Erica Friedman updates us with a new Yuri Network News post at Okazu.

The Manga Bookshelf team aren’t too excited about their Pick of the Week.

Bruno Meyerfield of World Crunch takes a look at the African manga scene, where fans who grew up reading Japanese manga are now making their own, uniquely African creations.

Arina Tanemura will be a guest at Anime Fest in Dallas, Texas, next September.

News from Japan: The LEGO Ninjago animated series (based on the LEGO playsets in which the characters are ninjas) is coming to Japan in April, and there’s going to be a manga series, too: LEGO LEGO Let’s LEGO Ninjago will launch in the March issue of Shogakukan’s CoroCoro Comic (out on February 28). The Jump Square spinoff Jump SQ. 19 is coming to an end this week, but Shueisha will launch a new spinoff in July. A manga version of the Koran is coming out this week.

Reviews: The Manga Bookshelf team checks out some new releases in their Bookshelf Briefs. Ash Brown recounts another week’s worth of manga reading at Experiments in Manga.

Sean Gaffney on vol. 7 of Alice in the Country of Joker: Circus and Liar’s Game (A Case Suitable for Treatment)
Ken H. on vol. 14 of Attack on Titan (Sequential Ink)
Connie on vol. 1 of Black Rose Alice (Slightly Biased Manga)
Connie on vol. 24 of Blade of the Immortal (Slightly Biased Manga)
Connie on vol. 2 of Crimson Spell (Slightly Biased Manga)
Kory Cerjak on vol. 6 of Deadman Wonderland (The Fandom Post)
Connie on vol. 8 of Dogs (Slightly Biased Manga)
AstroNerdBoy on vol. 44 of Fairy Tail (AstroNerdBoy’s Anime and Manga Blog)
Kristin on vols. 2 and 3 of Gangsta (Comic Attack)
Leroy Douresseaux on vol. 10 of Happy Marriage?! (I Reads You)
Connie on vol. 5 of Honey Hunt (Slightly Biased Manga)
Connie on vol. 20 of Hoshin Engi (Slightly Biased Manga)
Connie on Insufficient Direction (Slightly Biased Manga)
Rebecca Silverman on Jaco the Galactic Patrolman (ANN)
Rob McMonigal on vol. 1 of Master Keaton (Panel Patter)
Julia Smith on vol. 9 of No. 6 (The Fandom Post)
Matthew Warner on vol. 2 of Noragami (The Fandom Post)
Sean Gaffey on vol. 25 of Nura: Rise of the Yokai Clan (A Case Suitable for Treatment)
Connie on One Is Enough (Slightly Biased Manga)
Kate O’Neil on Pandora Hearts: Odds & Ends (The Fandom Post)
Lesley Aeschliman on vol. 20 of Pokemon Black and White (Lesley’s Musings on Manga)
Connie on vol. 11 of Sakura Hime (Slightly Biased Manga)
Connie on vol. 1 of Sweet Rein (Slightly Biased Manga)
Kory Cerjak on vol. 3 of UQ Holder (The Fandom Post)
Lori Henderson on vols. 1-10 of Wild Ones (Manga Xanadu)

Ishinomori’s Legend of Zelda returns

Legend of Zelda

Big news! Viz is publishing a new, full-color edition of Shotaro Ishinomori’s Legend of Zelda: A Link to the Past manga in its Perfect Square imprint. The story was originally published in Game Power magazine in 1992, and a trade was published the following year.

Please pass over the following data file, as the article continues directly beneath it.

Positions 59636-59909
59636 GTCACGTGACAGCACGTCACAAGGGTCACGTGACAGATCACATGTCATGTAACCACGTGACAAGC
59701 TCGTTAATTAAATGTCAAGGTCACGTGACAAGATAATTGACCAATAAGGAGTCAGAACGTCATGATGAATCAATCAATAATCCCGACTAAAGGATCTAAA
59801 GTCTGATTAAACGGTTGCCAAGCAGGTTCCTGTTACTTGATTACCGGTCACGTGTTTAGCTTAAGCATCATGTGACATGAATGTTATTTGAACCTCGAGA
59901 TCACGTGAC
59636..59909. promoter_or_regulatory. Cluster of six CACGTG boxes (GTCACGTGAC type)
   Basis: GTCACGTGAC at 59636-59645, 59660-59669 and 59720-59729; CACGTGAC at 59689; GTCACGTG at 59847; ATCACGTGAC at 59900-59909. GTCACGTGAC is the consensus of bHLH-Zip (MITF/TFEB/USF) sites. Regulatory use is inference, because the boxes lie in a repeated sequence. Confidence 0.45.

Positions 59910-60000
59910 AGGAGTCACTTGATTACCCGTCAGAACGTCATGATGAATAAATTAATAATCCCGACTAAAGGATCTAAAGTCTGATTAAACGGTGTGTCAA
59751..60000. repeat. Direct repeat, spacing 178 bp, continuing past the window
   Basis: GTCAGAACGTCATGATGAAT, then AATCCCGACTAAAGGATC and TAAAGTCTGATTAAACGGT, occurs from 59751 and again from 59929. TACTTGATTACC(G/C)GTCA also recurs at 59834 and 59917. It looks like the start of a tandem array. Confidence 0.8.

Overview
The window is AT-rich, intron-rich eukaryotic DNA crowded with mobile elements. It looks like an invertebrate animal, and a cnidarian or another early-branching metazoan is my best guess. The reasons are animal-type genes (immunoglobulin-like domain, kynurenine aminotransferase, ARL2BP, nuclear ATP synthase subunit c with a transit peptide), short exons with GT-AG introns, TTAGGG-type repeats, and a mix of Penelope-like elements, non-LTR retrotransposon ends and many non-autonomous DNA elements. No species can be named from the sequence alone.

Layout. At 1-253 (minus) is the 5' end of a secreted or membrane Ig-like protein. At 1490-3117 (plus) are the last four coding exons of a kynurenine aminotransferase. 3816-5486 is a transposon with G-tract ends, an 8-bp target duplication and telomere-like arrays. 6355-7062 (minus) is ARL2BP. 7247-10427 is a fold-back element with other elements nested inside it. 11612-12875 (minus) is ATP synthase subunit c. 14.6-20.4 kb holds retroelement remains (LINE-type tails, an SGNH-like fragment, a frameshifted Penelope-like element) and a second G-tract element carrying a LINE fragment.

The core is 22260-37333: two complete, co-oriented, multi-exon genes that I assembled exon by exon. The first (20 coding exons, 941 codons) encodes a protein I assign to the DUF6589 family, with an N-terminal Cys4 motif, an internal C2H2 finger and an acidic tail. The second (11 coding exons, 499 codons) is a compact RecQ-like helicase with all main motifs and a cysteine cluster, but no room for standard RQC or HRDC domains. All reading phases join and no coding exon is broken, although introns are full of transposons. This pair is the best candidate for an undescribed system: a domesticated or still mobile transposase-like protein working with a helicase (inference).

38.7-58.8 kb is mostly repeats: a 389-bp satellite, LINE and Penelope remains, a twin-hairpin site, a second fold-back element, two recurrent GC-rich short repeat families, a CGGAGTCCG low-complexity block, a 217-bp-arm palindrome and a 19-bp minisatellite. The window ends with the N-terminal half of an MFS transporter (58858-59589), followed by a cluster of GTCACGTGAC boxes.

More Viz news: They will be publishing Yu-Gi-Oh! in 3-in-1 omnibus format.

Also riding the omnibus: Dark Horse, which will re-release the earlier volumes of Kurosagi Corpse Delivery Service in as 2-in-1 omnibuses.

Crunchyroll is launching a new line of original manga, and they are starting with HYPERSONIC music club, a collaboration between Patrick Macias and Hiroyuki Takahashi. I talked to Macias about the book, and the new line, at Robot 6, and Takahashi did an interview with Crunchyroll.

Shonen Jump is offering the latest issues for free through February 15; if you haven’t been following it and are thinking of jumping in during this trial period, check out my quick guide to SJ series at Robot 6.

Shonen Jump has also added a new series to the lineup: My Hero Academia, which will run simultaneously with the Japanese releases.

The Manga Bookshelf team discusses their Pick of the Week.

Erica Friedman has the latest from the world of yuri in this week’s Yuri Network News post at Okazu.

Ash Brown takes a look at the work of Mitsukazu Mihara as part of the Female Goth Mangaka Carnival.

Two cosplayers learned the hard way that it’s better to put on your costume when you get to the con, at least if you’re wearing camouflage and carrying what looks like a gun. This incident occurred in Gatineau, Quebec, which is quite near the capital of Ottawa, where last year a lone gunman attacked the national parliament. The two cosplayers were arrested but not held; they were also fined $270 and their replica weapons were taken away.

Reviews: Sean Gaffney and Michelle Smith post some short takes on recent releases in the latest edition of Bookshelf Briefs at Manga Bookshelf. Ash Brown takes us through a week’s worth of manga reading at Experiments in Manga.

Sean Gaffney on vol. 1 of Akame Ga Kill! (A Case Suitable for Treatment)
Lesey Aeschliman on vol. 8 of Attack on Titan (Lesley’s Musings on Manga)
Rebecca Silverman on vol. 1 of Citrus (ANN)
Leroy Douresseaux on vol. 14 of Dengeki Daisy (The Comic Book Bin)
Leroy Douresseaux on vol. 24 of D.Gray-Man (The Comic Book Bin)
Chris Kirby on vol. 3 of Durarara!! Saika Arc (The Fandom Post)
Kate O’Neil on vol. 4 of Gangsta (The Fandom Post)
Erin on Helter Skelter: Fashion Unfriendly (Gagging on Sexism)
Ken H on vol. 12 of Knights of Sidonia (Sequential Ink)
Chris Kirby on vol. 16 of Tegami Bachi (The Fandom Post)
Alice Vernon on Ubel Blatt (Girls Like Comics)
Matthew Warner on vol. 3 of World Trigger (The Fandom Post)
Jocelyne Allen on Yoru Mata Yoru No Fukai Yoru (Brain Vs. Book)
Erica Friedman on vol. 1 of Yuri Kuma Arashi (Okazu)